1999 > Paris-Brest-Paris > Elaine's Report
Elaine Astrue's 1999
I finished PBP in the allotted time - 83 hours. I had 84, actually 85 after they gave all the riders an extra hour. It seems no one actually measured the course beforehand, and it was 1250 km, not 1200. (One extra hour doesn't seem sufficient to go 50km does it?) I knew there was no hurry at the end, so really took my time. Throughout the ride, I never pushed or hammered. That was probably one thing that went right. Another thing that went right was being part of the Davis Bike Club. It was like being part of a huge family out there in the French countryside. Seeing people I knew and just exchanging a comment or two gave me a real boost during the ride.
For me, it was not a difficult event in terms of biking, but difficult for other reasons. At the 5 AM start, I feel strong and happy, riding with other Davis people. It is warm, though - no need for a jacket or tights. Large packs of riders form and stay together for a few hours, but by late morning the packs thin out. I am riding by myself when a motorcycle pulls alongside. There are 2 riders and the passenger has a video camera and boom microphone. They stay for a few minutes, interviewing me - I have no idea what for. About 100K out, the spring in my right shift lever breaks. This keeps me from shifting well, or at all in some cases. I struggle with it, hoping it is just loose and will pop back in, for another 200K. It is also very hot and humid, which makes it hard to think straight and slows me down to what feels like a crawl. On the "chip seal" road surface, my rear fender is rattling against the brake and the nosecaps on both shifters are also loose, making a huge racket. Jim Bradbury helps me fix the fender problem (with corn pads!) and I secure the nosecaps with tiny strips of duct tape. Finally, at Fougeres a mechanic at the controle pronounces the lever dead. He installs a replacement lever - 900 FF ($160). This also means losing touch with my odometer, which is integrated with the shifters. Already several hours behind my schedule, I realize PBP might be over for me and think quickly "let's just see how far we can get today". I hope that the course is well marked (which turns out to be the case). Getting lost would be another huge time drain I now could not afford.
Riding out from Fougeres, I meet up with a 50-ish French rider named Serge and we take turns taking pulls (being in front) for about 100 miles. He is a strong rider and I am glad for the company. Conversation is tricky, because I speak very little French and he speaks pretty much no English. His bicycle is a serious machine, but all his other equipment seems very casual - cotton cycling shorts and a pink child's school backpack - probably his daughter's. Serge is a strong confident night rider, despite poor lights - we pass many, many cyclists. Later I imagined he must have been glad for my blazing American lights and Petzl headlamp, which really helped illuminate the many dark descents. It is a great feeling, arriving in Tinteniac at the Controle - I sing out the name. Pressing on, Serge explains that the little town St. Meen le Grand is the place where champagne used at the Tour de France comes from. As we pass through, I joke that it is not very 'grand' after all. We arrive at Loudeac at 2:30 AM, 4 hours behind schedule. Sleeping here was not the plan, but I am exhausted from events of the day. And it is crucial to take a shower ASAP because my clothes are full of salt from sweating in the heat. My skin is seriously irritated and stinging from rubbing against them - like prickly heat rash (this lasts the whole ride). I nap in Loudeac for 1.5 hours. Waking up, organizing my stuff and getting going after that takes a long time and is very difficult.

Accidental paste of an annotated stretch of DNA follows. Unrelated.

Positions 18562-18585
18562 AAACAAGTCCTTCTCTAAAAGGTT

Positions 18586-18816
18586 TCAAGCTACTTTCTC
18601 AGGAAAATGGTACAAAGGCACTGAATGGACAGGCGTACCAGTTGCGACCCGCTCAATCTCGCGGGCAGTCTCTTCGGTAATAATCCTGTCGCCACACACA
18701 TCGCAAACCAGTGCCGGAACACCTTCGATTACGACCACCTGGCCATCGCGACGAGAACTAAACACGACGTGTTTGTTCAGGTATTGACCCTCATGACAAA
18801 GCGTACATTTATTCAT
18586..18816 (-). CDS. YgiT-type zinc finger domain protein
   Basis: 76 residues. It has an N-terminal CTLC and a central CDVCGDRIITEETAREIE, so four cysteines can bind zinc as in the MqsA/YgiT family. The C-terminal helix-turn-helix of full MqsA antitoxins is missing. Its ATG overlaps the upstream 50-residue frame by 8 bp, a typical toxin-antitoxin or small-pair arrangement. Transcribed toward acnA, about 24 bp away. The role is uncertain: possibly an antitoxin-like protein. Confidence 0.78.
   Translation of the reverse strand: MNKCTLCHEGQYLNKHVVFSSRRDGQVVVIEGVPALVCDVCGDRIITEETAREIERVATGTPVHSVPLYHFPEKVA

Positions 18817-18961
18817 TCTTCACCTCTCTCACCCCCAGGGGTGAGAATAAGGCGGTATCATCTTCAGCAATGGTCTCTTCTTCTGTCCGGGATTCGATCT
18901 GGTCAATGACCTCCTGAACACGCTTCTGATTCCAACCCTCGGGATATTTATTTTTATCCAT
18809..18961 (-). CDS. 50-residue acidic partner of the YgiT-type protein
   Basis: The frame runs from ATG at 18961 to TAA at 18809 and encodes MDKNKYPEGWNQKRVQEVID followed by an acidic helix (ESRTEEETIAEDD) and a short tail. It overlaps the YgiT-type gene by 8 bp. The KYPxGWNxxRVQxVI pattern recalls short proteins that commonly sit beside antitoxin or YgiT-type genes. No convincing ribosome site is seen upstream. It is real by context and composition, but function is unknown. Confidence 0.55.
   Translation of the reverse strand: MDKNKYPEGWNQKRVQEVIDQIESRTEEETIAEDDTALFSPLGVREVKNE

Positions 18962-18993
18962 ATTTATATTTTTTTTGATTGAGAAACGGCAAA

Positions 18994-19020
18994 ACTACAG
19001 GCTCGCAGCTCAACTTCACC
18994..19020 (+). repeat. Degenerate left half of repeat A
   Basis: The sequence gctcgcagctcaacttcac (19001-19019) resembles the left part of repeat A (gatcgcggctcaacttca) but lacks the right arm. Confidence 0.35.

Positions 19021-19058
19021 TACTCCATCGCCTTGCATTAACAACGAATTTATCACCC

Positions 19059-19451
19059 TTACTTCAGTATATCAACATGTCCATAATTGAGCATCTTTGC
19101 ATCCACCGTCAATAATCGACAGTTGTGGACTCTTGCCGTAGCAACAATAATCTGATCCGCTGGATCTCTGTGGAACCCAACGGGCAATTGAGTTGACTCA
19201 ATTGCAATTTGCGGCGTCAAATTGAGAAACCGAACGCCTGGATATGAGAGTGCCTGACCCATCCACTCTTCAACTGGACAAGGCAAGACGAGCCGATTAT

At this point, I am totally unsure whether I am still in the ride. Because my plan was to ride through the first night, I am now 6.5 hours behind schedule and not feeling very chipper. The fears are irrational, but I can't shake them. The effects of heat exhaustion are still with me from yesterday, and I feel panicked and discouraged. Riding through unfamiliar country far from home, I feel the urge to quit at intervals of about 15 minutes. An experienced Davis rider explains that as long as I reach Brest before the Controle closes, I am OK because after that the closing times are more liberal. We reach Brest around 3 that afternoon, 3 hours before it closes. Heading back, my spirits improve and thoughts of "maybe this is doable" start to replace "I'm doomed" thoughts. We also have a nice tailwind, which tells me that I didn't imagine the difficulty of the reverse direction. There is nothing like a tailwind to put me in a good mood. I am riding with a group that includes Jim Bradbury and the Pierre/Marsha tandem from Davis, and we are pushed up Roc Trevezel. The air is clear, fresh, and finally cool. Near the top I look behind me, and the late afternoon sun is pouring through a mass of clouds. The Brittany landscape spreads out below. Life is finally good.